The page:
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Elizabeth O. Hoff, Associate, and Melicent B. Thompson, Partner, at Gfeller Laurie, LLP. 

Claims for breach of the covenant of good faith and fair dealing (“common law bad faith”) have been appearing more frequently in Connecticut complaints for uninsured/underinsured motorist coverage. Connecticut courts generally have not been receptive, often striking such claims at the pleading stage, especially where they merely describe a dispute over coverage. This is noteworthy given that more recently, some Connecticut courts also have begun applying a less stringent standard for pleading bad faith. Here we discuss this trend and Connecticut courts’ treatment of these claims at the pleading stage, demonstrating that carriers are best positioned to avoid common law bad faith claims in the uninsured/underinsured motorist context by employing procedures that ensure timely and thorough investigation and documentation of claims and timely, clear and direct communication with claimants regarding the bases for the insurer’s coverage position.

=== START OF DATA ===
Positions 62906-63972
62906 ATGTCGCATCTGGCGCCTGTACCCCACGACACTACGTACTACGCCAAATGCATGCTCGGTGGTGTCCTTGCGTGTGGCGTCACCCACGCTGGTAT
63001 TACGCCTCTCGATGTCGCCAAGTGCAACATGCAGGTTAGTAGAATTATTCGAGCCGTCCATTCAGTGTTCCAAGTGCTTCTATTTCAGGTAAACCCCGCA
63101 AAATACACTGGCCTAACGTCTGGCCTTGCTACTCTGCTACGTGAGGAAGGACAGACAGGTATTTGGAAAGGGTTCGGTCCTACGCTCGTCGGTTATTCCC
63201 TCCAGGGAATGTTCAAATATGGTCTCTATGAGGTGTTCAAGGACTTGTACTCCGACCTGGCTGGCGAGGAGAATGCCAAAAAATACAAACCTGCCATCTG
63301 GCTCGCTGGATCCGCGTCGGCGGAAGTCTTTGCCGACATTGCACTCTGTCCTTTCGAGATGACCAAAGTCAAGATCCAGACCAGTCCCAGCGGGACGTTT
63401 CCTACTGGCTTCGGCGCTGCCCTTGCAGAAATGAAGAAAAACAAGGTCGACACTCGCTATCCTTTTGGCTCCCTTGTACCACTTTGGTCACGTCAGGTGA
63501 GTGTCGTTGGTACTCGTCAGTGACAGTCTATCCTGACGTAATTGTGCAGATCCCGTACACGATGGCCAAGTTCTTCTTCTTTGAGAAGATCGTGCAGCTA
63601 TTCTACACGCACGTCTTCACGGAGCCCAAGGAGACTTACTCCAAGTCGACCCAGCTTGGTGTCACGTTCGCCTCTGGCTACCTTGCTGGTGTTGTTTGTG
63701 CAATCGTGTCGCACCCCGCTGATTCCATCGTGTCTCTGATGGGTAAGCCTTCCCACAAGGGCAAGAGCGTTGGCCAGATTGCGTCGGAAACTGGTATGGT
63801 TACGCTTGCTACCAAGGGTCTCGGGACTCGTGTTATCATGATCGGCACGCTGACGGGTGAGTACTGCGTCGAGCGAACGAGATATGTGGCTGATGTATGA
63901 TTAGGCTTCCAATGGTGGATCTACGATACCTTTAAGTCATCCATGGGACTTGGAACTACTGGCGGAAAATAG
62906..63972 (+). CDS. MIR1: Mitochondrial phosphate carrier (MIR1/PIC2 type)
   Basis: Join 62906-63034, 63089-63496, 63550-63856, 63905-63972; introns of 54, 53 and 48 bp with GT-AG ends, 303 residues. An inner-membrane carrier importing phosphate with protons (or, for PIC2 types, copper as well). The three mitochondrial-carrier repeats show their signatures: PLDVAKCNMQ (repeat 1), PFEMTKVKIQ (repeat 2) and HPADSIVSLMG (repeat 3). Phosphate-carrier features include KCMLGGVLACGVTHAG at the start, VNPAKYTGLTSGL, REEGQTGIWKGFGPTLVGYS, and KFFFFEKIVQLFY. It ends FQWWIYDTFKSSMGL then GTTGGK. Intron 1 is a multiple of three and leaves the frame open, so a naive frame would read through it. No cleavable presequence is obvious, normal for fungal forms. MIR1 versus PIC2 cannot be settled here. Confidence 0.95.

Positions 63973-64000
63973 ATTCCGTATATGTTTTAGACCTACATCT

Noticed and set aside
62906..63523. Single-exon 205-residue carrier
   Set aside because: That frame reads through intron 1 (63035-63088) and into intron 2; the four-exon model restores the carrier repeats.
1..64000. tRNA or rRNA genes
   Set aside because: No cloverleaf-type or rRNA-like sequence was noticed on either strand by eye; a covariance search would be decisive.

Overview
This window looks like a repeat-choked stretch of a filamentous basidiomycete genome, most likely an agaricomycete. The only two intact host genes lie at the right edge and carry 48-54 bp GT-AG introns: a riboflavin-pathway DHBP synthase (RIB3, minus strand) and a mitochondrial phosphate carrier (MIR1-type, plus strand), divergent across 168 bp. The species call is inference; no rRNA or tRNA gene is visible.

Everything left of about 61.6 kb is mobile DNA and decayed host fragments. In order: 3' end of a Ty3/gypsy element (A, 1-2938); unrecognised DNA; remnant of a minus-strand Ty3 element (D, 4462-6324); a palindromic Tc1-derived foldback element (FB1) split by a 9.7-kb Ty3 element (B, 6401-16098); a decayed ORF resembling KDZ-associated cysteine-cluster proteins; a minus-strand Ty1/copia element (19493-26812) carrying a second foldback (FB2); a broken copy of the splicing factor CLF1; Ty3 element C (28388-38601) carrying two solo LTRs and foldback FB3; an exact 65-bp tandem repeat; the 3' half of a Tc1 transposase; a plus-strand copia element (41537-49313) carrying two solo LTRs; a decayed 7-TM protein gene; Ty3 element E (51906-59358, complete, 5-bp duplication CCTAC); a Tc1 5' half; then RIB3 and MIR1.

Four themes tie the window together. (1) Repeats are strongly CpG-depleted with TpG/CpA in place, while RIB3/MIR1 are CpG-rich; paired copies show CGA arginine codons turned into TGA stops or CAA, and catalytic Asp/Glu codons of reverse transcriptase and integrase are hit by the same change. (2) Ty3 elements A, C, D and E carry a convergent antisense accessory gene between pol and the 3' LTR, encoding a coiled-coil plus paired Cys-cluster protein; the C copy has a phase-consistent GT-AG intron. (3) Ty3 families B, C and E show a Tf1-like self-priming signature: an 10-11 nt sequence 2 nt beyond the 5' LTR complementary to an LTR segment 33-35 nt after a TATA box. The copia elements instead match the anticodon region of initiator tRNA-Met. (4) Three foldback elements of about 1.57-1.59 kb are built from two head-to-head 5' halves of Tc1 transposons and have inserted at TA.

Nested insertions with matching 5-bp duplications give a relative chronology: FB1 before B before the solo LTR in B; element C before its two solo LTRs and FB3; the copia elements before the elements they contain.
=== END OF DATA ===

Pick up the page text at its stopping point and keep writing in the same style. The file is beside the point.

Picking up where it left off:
In Connecticut, bad faith requires actual or constructive fraud, a design to mislead or deceive, or a neglect or refusal to fulfill some duty or contractual obligation, not prompted by an honest mistake but by interested or sinister motive. See De La Concha of Hartford, Inc. v. Aetna Life Ins. Co., 269 Conn. 424, 433 (2004). A bad faith claimant must plead three essential elements: (1) plaintiff and defendant were parties to a contract under which plaintiff reasonably expected to receive certain benefits; (2) defendant engaged in conduct that injured plaintiff’s right to receive some or all of those benefits; and (3) defendant acted in bad faith. See Tarabek v. Hartford Ins. Co., No. 561153, 2002 WL 31172957, at *2 (Conn. Super. Ct. Aug. 26, 2002).

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